Skip to Content, Navigation, or Footer.
We inform. You decide.
Thursday, April 25, 2024

Study shows US among most expensive countries for college

Students who gripe about rising tuition costs across the county may have a valid concern, according to findings from a study released this month.

The Organization for Economic Cooperation and Development’s annual “Education at a Glance” report, which studies the education systems of countries across the world, showed it costs a U.S. student between $116,000 and $117,000 to pursue a college degree, including direct costs and a calculation of possible wages lost while in school.

The U.S. is the second highest among the surveyed countries in terms of overall cost, behind the United Kingdom at about $122,000.

The study also showed 29 percent of Americans will get a higher level of education than their parents. The U.S. is third to last among the 26 countries surveyed for the category.

The report said 17 percent of parents in the U.S. haven’t received a secondary degree, such as a bachelor’s degree, as compared to the international average of 33 percent.

However, the report said that payoff for a college degree is higher in the U.S. than in most countries.

Pilar Mendoza, an assistant professor in the College of Education, said she wasn’t surprised by the study’s findings. She called the study a “reality check” for the government.

“Unless the government does something to eliminate poverty, we will see an increase in the gap between the haves and have-nots,” she said. “It is true that the United States is ahead in terms of educated people, but if this trend continues, I think the United States will start losing that.”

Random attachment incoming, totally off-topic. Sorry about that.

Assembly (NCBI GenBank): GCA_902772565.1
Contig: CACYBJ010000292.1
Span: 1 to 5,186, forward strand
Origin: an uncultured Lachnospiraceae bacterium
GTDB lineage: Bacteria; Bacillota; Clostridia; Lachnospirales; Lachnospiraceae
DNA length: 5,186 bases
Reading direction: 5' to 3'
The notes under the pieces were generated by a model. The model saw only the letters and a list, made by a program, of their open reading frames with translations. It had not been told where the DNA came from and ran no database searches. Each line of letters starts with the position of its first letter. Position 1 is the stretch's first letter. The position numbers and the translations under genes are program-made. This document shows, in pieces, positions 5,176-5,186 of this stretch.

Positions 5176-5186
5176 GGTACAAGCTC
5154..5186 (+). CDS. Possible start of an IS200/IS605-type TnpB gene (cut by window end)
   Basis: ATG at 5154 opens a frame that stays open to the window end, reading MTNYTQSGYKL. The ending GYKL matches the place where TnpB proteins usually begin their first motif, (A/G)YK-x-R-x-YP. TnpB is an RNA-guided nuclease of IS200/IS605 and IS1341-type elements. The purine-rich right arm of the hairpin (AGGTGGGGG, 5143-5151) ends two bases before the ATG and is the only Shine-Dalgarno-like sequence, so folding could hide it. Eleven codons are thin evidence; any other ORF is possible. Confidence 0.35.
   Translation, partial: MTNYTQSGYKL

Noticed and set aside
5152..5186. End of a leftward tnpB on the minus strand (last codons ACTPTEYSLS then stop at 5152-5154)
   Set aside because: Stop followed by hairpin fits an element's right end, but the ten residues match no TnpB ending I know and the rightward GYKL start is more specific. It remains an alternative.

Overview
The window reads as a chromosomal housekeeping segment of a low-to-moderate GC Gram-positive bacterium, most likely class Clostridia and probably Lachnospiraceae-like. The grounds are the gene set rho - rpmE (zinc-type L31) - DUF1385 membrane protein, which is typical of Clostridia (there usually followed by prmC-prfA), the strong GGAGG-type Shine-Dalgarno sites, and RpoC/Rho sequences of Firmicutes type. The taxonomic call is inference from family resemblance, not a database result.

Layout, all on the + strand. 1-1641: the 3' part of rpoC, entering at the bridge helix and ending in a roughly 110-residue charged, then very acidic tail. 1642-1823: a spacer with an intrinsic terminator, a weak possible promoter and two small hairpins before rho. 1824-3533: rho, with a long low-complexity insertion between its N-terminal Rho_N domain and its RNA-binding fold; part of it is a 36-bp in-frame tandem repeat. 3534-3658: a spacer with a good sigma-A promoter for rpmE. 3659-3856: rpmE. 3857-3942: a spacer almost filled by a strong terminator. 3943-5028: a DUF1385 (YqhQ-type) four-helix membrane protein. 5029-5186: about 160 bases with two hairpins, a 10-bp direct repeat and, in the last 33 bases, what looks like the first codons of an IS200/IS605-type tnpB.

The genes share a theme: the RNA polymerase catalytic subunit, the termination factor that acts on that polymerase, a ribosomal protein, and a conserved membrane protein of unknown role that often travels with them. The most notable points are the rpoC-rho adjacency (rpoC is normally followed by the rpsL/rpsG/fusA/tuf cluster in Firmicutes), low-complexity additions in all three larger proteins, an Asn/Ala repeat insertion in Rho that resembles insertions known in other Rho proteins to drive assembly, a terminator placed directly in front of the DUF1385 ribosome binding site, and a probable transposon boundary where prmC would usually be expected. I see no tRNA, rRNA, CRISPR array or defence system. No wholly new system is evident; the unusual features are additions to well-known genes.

Mendoza said rising tuition costs and uncertain postgraduation job opportunities are primary reasons young people don’t go to college today.

McKinley Carden, a 21-year-old elementary education junior, agreed. She said she tutored students at low-income schools and saw the effects of a failed education system firsthand. Once, she said, a third grader couldn’t read to her a Dr. Seuss book.

“Tuition goes up each year, and it’s not like education is stressed enough in this country,” she said. “The government needs to be more involved in the education system.”

UF spokesman Steve Orlando said UF is trying to correct these problems through access and affordability for students.

Enjoy what you're reading? Get content from The Alligator delivered to your inbox

More than $500 million in financial aid is disbursed at UF annually, Orlando said.

“Yes, we’ve had to increase tuition, but we’re still very affordable compared to our peers,” he said.

Orlando said $17,000 is the average amount UF students pay back in loans after graduation, compared to the $25,000 national average. He said about 66 percent of graduates leave UF with no loan debt.

Support your local paper
Donate Today
The Independent Florida Alligator has been independent of the university since 1971, your donation today could help #SaveStudentNewsrooms. Please consider giving today.

Powered by SNworks Solutions by The State News
All Content © 2024 The Independent Florida Alligator and Campus Communications, Inc.